It should be simple, right? Oil is just a lubricant, it all looks the same. Just grab it off the shelf and pour it in. Your engine was designed with a certain type, amount, and viscosity in mind. A work truck will require different oil than a standard truck that is driven daily. If you choose an oil that strays from the manufacturer’s standard, then your vehicle will likely perform poorly. It can be worse, the wrong oil can damage your engine and even result in a seized engine. Engines are more sophisticated than ever before, and so is motor oil.
In your owner’s manual, you will find what oil is right for your car. This will be influenced by ambient temperatures, mileage, and your driving. It can be daunting to stand before the staggering options on the shelf and wonder which viscosity and additives are right for you. You don’t need to do that. Your owner’s manual is your vehicle’s bible. It will tell you everything that you need to know about oil.
There are two symbols to look out for.
- The Donut – you will see it split into three sections that describe the performance level of the toil. The top is performance level, the center tells you about viscosity, and the bottom signifies energy conservation.
- The Starburst – this indicates that your oil has been tested to meet the standards as set by the American Petroleum Institute.
Additionally, the performance level is denoted by a C for diesel engines and an S for gas.
This tells you how well oil flows at certain temperatures (0 and 212, Fahrenheit). It is these tests that designate your oil at 0W-30 or 10W-30, etc. If there are two numbers, this tells you the oil has been tested at two different temperatures and is multi-grade. Single-grade oils are available, you will generally find these in use for such engines as lawnmowers.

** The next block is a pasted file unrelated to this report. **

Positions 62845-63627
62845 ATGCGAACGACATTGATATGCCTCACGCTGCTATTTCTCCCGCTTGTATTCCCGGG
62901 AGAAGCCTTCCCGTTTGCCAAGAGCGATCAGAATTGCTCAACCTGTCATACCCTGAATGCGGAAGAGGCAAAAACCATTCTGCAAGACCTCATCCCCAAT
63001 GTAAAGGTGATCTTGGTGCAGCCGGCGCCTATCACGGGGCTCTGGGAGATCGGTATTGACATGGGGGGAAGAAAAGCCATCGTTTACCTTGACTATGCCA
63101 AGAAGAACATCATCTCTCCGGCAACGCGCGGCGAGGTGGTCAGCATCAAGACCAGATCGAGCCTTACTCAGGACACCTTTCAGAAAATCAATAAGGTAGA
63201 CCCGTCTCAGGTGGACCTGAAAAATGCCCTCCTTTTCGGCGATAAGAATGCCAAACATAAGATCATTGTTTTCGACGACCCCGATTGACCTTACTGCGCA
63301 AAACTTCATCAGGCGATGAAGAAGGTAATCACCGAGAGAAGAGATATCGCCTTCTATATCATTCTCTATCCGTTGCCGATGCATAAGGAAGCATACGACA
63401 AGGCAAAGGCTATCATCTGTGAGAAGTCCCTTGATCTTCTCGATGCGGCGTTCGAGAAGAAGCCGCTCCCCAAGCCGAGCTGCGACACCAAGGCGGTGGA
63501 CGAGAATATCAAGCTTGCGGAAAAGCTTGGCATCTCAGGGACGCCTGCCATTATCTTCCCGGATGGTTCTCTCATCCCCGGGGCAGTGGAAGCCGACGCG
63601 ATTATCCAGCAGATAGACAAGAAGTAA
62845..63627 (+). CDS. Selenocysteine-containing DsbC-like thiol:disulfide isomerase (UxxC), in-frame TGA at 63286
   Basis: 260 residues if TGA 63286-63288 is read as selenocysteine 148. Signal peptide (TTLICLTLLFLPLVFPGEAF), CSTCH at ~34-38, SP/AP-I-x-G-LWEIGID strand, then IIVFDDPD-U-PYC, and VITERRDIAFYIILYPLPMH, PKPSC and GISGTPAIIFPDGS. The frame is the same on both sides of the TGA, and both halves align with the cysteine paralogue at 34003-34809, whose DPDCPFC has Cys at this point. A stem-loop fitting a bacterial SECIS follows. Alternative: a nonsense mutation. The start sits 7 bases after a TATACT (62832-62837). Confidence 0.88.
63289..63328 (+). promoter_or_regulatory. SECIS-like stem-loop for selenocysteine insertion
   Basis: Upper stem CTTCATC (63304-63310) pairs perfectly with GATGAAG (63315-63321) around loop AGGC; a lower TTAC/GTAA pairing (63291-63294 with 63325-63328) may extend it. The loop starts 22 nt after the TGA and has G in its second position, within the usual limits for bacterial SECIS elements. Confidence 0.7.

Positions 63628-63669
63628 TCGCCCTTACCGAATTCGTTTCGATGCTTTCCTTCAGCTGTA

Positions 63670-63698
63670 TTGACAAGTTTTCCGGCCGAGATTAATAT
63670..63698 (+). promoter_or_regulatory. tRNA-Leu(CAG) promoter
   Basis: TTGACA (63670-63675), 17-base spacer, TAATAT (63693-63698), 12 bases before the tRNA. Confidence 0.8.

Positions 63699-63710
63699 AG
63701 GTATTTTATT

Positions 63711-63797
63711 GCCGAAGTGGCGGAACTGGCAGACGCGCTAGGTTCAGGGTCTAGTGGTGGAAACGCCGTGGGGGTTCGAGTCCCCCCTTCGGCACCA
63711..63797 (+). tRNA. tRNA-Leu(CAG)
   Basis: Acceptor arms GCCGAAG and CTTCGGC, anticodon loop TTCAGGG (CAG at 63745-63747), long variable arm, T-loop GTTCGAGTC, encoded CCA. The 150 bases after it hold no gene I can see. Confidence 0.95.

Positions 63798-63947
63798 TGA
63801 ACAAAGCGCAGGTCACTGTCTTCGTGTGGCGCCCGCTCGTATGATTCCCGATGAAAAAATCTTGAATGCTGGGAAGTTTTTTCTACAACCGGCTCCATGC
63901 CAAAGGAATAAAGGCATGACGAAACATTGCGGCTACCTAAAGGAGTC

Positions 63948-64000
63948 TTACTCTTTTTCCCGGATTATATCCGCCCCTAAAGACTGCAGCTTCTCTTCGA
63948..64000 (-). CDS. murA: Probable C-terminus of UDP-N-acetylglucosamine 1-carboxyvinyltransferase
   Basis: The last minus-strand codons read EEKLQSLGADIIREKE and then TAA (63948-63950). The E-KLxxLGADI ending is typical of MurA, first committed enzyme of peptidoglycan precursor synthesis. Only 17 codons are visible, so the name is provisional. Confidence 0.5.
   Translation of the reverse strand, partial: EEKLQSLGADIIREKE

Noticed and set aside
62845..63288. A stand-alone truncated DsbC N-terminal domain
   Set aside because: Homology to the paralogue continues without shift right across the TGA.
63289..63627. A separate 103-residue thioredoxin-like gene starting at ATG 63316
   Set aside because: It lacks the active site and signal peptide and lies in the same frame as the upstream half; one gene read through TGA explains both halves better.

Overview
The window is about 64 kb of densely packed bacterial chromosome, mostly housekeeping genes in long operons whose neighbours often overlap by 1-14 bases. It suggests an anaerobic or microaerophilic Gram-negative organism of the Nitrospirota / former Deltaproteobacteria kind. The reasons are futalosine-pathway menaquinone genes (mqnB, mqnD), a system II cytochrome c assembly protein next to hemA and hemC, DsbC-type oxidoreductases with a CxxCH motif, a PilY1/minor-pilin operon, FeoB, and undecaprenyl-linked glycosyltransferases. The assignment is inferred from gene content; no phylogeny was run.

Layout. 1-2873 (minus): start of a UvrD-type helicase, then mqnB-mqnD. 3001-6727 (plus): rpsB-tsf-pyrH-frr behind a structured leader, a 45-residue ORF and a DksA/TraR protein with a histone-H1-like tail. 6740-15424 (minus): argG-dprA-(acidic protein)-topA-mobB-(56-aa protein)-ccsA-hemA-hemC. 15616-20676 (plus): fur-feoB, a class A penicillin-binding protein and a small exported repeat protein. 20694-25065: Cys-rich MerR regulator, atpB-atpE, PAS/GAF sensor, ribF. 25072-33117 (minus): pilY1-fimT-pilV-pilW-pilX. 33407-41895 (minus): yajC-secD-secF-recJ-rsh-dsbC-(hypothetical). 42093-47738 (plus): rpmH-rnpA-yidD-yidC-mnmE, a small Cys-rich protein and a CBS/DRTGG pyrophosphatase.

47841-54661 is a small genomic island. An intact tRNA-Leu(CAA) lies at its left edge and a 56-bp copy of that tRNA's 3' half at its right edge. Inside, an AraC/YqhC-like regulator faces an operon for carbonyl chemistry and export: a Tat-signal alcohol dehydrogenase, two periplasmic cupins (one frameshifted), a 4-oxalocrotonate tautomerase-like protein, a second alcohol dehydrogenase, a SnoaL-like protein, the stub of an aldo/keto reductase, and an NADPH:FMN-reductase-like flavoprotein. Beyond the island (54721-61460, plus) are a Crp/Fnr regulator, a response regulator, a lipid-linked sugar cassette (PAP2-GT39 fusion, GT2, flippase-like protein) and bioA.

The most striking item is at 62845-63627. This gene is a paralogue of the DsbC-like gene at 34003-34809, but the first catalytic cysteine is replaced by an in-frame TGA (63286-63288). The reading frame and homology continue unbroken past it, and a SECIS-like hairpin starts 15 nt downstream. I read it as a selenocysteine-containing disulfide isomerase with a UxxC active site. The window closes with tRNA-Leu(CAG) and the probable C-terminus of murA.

There are also additives to consider. Understand that your manual may suggest more than one type of oil. This is because factors like temperature must be taken into consideration. If you live in a hot environment, then a higher number is necessary to prevent thinning.
There are a variety of additives on the market. Detergents can remove deposits but are generally preventative. Friction modifiers should improve mileage by reducing engine friction. Foam inhibitors prevent the foam in the pan caused by the crankshaft. While an anti-wear additive protects surfaces. Additives can work well, however, there are many factors to consider when choosing what additives would benefit you. Talk to us about what type of additives and oil are right for your vehicle’s engine.
In addition to all of the factors we discussed above, it’s vital that you book your car in for regular servicing. Your owner’s manual will tell you how often your car requires a service, and will also tell you how often to change the oil. We can set up a schedule to ensure your vehicle is as reliable as the day you purchased it.